TG: and [with] a little bit of the trait, you get einstein. There is a book called Asperger's and Self Esteem and its about famous scientists and musicians that probably were aspergers.

The genetics of it are probably going to be complicated. There is not going to be one single gene for autism. So i think they're quite a ways away from a genetic test. Its not like fragile x syndrome where there is a very obvious genetic abnormality.

WP: What do you think about online communication and the role it plays with helping HFA and aspergers communicate more because there are obviously a lot of websites out there where people can get help with social stuff.

TG: HI think thats a helpful thing--I think thats a really really helpful thing. But the things I feel very strongly about are things like developing your career. I'm a livestock handling specialist first and autistic secondly. And I think all of these websites are a really good thing but you don't want to have that take over where you're not working on your career in computer science which is extremely important. You also want to be on other websites for computer science where you're talking about things related to your job.

There is not enough emphasis in the special ed field on careers. Thats why I have my little book called developing talents. Because the thing about the autistic brain--it tends to be a specialist brain--good at one thing, bad at something else. And we need to be getting into a lot more emphasis on developing what they can be good at.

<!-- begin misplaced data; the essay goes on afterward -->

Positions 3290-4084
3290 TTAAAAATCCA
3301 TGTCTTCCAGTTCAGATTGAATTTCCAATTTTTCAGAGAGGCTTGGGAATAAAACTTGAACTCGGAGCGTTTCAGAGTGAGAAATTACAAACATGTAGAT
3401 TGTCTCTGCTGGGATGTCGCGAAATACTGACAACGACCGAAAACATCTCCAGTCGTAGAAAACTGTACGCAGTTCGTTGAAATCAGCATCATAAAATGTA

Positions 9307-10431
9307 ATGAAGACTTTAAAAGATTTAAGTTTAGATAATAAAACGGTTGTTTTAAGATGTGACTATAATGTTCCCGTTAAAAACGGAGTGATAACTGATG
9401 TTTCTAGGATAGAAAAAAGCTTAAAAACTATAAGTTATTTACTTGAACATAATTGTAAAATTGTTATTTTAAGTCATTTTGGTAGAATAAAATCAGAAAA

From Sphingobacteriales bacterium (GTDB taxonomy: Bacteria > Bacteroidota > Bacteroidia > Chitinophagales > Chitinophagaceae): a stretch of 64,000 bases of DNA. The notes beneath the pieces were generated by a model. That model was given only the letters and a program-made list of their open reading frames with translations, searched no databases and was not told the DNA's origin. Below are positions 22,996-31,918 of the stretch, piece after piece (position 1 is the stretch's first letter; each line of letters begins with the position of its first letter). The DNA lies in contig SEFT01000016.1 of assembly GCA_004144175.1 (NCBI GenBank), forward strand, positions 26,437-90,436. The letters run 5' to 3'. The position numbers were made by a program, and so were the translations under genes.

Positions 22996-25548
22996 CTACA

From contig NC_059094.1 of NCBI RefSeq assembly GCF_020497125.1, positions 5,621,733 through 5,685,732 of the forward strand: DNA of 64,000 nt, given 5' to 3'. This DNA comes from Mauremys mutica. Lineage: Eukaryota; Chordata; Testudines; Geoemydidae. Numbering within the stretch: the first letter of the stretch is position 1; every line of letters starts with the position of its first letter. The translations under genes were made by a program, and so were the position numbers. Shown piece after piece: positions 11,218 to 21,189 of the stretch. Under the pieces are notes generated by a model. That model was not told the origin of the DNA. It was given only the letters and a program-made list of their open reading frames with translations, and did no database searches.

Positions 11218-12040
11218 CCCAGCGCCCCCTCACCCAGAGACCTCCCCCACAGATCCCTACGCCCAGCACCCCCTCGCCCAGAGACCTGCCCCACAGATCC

What you have to do is sell your skills rather than yourself. I'm a big believer in making portfolios. Make a nice portfolio of some of your very best coding. People are going to look at that and say 'wow, that's really good coding'.

That's something I've had to do my whole life-- I mean, I sold jobs by sending out a portfolio of drawings and picturees of jobs i have designed. I sell my work rather than myself.

The problem with the whole thing on curing autism is we do want to do something about low functioning autism. But the upper end.

WP:What do you think about the social aspect with Aspergers?

TG:I think there are basic social skills people need to learn. In my field there are lots of 40 and 50 year old head of maintenance engineers that are Aspergers and i think they're functioning because in the 50s, basic social skills were drilled into all kids. Things like manners, things like not being rude. And in today's society being looser, I think it really hurts the Aspergers children. I had table manners drilled into me as a child. I had things like please and thank you drilled into me as a child. And when I look back at that, that was really a good thing. And I'm seeing way too many Asperger kids who are total slobs. There is just no excuse for that. And you happen to look very nice. I want to commend you for that.

WP:Thank you.

TG: When I was little i was taught to say please and thank you, that I couldn't comment on fat ladies in the supermarket. And I recently went to a talent show at an autism school and some of [the kids] were dressed as complete slobs in front of 500 people. I think that's ridiculous.